Fig. 1. Input selection for acoustic guitar pickups.Fig. 2. The rear-panel connections.
The A3’s premise definitely caught my attention: It includes an interface/mixer to capture an acoustic guitar’s sound, and an effects processing section with three stages. The first stage takes the relatively consistent piezo (or magnetic) output from acoustic guitars, then “re-models” other acoustic guitar sounds; the second and third stages can choose from among 40 different effects, including three mic emulations.
Ins and Outs One input can be optimized for piezo or magnetic pickups, or a flat response (Figure 1). An additional combo XLR/phone jack (Figure 2) accepts a mic, with +24V or +48V phantom power for condensers; you can switch the mic phase, alter where it’s mixed into the signal chain, and choose three different low-cut filter frequencies (or turn off low cut). Each input has its own level control for blending the piezo and mic ins.
Outs are balanced XLR with ground lift, paralleled with two 1/4" jacks that provide stereo, mono, or stereo headphones out. Construction is metal and solid. Power can come from four AA cells, the included 9V adapter, or a USB adapter (the USB port is for anticipated firmware updates).
Models You choose your source instrument type from 16 different options (various guitars, but also upright bass, bodyless silent guitar, nylon string, parlor, resonator, etc.). I mostly play electrics, but do have a Gibson J-45 and the manual recommends using the “Round Shoulder” sound source for this guitar. For kicks, I called up the Zoom J-45 model and hit bypass—the sound was strikingly similar.
The differences among most of the 28 models are relatively subtle, but thankfully, avoid any kind of “cartoonish” quality and are surprisingly natural. However, note that the Nylon and 12 String models don’t imitate those particular sounds, only representative body types. They were nonetheless useful timbres.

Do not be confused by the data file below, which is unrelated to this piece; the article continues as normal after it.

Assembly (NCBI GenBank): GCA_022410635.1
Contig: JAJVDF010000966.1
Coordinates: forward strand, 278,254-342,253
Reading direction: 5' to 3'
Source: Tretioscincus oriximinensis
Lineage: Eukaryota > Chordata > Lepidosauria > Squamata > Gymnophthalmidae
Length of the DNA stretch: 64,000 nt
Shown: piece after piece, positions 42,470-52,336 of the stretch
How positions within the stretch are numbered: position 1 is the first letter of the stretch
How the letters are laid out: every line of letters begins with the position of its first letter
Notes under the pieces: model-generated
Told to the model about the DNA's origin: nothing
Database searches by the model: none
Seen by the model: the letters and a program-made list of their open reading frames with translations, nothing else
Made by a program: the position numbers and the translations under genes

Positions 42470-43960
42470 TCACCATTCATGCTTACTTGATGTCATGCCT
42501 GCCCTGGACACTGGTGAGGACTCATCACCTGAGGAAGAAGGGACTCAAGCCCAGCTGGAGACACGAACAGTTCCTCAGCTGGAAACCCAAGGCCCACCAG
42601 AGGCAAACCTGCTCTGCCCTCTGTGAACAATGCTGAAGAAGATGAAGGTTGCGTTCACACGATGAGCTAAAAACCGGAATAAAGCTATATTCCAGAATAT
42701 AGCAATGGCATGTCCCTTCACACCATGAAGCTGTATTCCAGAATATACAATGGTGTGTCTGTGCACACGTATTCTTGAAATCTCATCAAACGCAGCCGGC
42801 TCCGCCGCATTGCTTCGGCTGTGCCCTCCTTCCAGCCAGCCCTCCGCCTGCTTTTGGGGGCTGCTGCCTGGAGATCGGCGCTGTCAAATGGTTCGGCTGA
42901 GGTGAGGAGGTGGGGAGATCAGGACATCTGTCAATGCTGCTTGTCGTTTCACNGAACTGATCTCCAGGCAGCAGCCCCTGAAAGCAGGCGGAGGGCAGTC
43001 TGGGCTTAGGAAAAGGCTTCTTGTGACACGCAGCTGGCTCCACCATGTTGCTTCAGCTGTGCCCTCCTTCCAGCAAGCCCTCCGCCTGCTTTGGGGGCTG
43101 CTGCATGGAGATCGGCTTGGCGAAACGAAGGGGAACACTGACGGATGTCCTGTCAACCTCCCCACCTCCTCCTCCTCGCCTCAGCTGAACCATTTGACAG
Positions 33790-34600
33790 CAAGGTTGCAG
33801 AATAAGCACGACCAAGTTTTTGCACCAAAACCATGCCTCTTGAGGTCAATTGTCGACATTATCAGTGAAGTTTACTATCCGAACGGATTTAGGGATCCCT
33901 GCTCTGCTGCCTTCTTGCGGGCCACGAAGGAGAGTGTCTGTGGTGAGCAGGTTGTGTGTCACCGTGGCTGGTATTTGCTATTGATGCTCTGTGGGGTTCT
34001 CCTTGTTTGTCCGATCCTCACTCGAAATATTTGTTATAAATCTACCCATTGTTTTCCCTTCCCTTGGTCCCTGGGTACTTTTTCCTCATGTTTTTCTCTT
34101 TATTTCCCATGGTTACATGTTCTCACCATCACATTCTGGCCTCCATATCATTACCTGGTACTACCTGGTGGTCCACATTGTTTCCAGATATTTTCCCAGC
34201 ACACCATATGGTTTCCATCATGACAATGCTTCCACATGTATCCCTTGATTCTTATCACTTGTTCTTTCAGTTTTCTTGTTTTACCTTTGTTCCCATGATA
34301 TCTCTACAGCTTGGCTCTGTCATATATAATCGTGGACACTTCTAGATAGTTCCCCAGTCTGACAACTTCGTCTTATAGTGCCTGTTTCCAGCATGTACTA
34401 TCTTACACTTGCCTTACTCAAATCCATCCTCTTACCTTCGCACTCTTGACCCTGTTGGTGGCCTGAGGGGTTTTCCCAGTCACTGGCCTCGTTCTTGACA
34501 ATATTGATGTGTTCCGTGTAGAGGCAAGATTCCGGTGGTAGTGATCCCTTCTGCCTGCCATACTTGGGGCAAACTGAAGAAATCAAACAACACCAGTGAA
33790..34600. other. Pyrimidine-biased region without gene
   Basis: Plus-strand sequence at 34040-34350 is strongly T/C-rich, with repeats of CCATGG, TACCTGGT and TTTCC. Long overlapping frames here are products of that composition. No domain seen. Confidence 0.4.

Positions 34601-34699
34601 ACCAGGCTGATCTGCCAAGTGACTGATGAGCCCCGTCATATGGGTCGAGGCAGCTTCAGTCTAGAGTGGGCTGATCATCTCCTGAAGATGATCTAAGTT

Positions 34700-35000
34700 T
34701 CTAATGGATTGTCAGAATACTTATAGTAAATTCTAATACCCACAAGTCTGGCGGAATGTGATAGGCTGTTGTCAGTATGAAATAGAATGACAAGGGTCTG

Effects The effects include dynamics, EQ, modulation, delay, and reverb, with variations on each theme (e.g., 12 reverb types). The mic models have two distance and position options, along with a level control. The effects are not only clean and tasty, but have a certain sophistication.
Odds and Ends The anti-feedback detects three different frequencies, and while it won’t do miracles, it can certainly help. There are also bass/mid/high EQ controls, and a boost footswitch with adjustable amount of boost and tone. The user interface is refreshingly transparent; but if you have big fingers, good luck with the knobs—they’re small and hard to grasp. The unit comes with 20 factory presets, which you can overwrite as well as place in a particular order for stepping through with the main footswitch.
Overall The thing that strikes me the most is the defined, organic audio quality. The models sound natural, and the effects seem “reined in” somewhat for acoustic applications. The ability to mix in mic and piezo is brilliant. Don’t expect the models to turn your guitar into something mind-blowingly different, but the kind of EQ changes they add would require a lot of tweaking with a lot of parametric stages (trust me, I’ve been there)—selecting a model is far easier, and the sounds are valid. If Zoom’s intention was to design an acoustic guitar “channel strip’ for stage or studio, they’ve succeeded.
STRENGTHS: Sweet sound quality. Clever input mix options. Transparent user interface. Matches 16 different guitar input types. Sync to tempo. Solid construction.
LIMITATIONS: Physically difficult to adjust the controls. Don’t expect the nylon or 12-string models to sound like their namesakes.